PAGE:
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"I saw shapes related to one another–a picture of shapes, and underlying it, a new vision that held me…"

The 291 Gallery

Stieglitz opened a small gallery at 291 Fifth Avenue in 1905, just “291” for short, and for a few years he showed the work of photographers published in his magazine, Camera Work. But following an exhibit of drawings by the French sculptor Auguste Rodin in 1908, 291 became a showcase for the masters of European modernism, including Henri Matisse and Pablo Picasso. Stieglitz also promoted the work of American artists at 291, including that of an unknown young woman, Georgia O’Keeffe.

The Steerage marked a turning point for Alfred Stieglitz. In it, he abandoned the idea that photographs should bear some likeness to paintings, and embarked on a new path to explore photos as photos in their own right. The man who had led the charge for photographs to take a place beside painting in the world of art now took “straight” photographs that looked like camera work, not brushwork. In 1923, Stieglitz wrote, “My photographs look like photographs and they therefore can’t be considered art.” (Camera Work, A Pictorial Guide, 1978) He never even attempted to cover up the changes in his thinking.

The atmospheric effects and limited tonal range of pictorial photographs were replaced by sharp focus everywhere and a full range of blacks and whites in The Steerage. Also new in this photo was Stieglitz’s apparent belief that form and composition were the essential elements in a photograph. He described the moment he saw the picture, on a boat headed for Europe: “The scene fascinated me: A round straw hat; the funnel leaning left, the stairway leaning right; the white drawbridge, its railings made of chain; white suspenders crossed on the back of a man below; circular iron machinery; a mast that cut into the sky, completing the triangle. I stood spellbound for a while. I saw shapes related to one another–a picture of shapes, and underlying it, a new vision that held me: simple people; the feeling of ship, ocean, sky . . .” (Weston Naef, ed., In Focus: Alfred Stieglitz, 1995)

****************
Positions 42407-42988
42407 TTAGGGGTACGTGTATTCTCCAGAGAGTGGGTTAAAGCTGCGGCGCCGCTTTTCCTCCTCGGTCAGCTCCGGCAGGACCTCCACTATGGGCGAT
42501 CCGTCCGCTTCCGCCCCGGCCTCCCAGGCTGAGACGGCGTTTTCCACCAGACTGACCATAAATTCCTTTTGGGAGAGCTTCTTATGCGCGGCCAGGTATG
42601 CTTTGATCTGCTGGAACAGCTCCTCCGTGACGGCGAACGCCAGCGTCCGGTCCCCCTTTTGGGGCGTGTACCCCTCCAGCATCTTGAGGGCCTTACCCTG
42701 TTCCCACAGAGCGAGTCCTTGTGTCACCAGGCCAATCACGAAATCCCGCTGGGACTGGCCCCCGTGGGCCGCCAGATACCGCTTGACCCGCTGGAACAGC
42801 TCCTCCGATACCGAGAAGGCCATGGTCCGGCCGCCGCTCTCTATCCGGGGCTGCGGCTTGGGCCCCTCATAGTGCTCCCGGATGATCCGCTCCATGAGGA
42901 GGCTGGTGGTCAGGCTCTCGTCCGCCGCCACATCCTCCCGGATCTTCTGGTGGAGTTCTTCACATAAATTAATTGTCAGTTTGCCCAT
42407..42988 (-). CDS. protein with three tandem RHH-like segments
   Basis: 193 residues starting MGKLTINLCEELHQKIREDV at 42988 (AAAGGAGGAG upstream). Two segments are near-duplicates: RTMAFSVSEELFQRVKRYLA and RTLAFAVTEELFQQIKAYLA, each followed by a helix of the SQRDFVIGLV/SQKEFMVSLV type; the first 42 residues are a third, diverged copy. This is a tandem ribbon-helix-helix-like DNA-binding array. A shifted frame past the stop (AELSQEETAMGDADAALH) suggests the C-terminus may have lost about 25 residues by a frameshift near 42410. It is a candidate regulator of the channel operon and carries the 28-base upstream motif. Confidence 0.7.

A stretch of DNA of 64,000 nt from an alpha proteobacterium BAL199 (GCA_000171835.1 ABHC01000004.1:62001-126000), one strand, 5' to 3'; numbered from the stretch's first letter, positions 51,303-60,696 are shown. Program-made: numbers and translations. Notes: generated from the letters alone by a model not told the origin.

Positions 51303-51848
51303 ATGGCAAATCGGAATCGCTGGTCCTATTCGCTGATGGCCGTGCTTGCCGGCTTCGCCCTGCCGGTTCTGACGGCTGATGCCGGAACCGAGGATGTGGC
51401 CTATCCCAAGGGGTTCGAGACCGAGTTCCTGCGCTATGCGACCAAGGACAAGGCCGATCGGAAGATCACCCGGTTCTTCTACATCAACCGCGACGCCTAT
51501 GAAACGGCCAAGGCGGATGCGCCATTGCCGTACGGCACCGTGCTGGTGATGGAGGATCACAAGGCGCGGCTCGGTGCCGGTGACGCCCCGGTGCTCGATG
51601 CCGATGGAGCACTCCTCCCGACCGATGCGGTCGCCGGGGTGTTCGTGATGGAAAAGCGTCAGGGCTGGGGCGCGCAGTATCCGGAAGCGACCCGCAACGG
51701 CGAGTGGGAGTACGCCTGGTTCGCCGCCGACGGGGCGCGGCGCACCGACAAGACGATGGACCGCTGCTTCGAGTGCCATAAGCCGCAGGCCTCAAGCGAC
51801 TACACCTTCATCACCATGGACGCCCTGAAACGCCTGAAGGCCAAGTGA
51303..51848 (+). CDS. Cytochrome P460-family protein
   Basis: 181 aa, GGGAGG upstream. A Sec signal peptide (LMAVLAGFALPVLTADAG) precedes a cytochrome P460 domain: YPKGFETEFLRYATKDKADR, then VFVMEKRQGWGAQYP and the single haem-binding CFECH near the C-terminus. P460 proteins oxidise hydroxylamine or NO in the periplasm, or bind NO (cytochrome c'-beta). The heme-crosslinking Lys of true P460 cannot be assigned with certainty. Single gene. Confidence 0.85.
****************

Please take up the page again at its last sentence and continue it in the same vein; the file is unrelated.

As well as being a fundamental shift in Stieglitz’s thinking about pictorial photography, this picture serves as a comment on economic divisions of society. The white gangplank that divides the picture into two parts, upper and lower, also serves as a symbolic divide for the people in the picture. Below the line is the steerage, one big “hold” reserved for people who couldn’t afford staterooms. Above the line is an observation deck for everyone aboard the ship. The photographer’s graphic vision of shapes and balance and the social conditions of the day are united in one remarkable picture. Ironically, Stieglitz would not recognize the social aspect of this photograph until many years after he had taken it. For Stieglitz, the main considerations were visual.


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Minneapolis Institute of Arts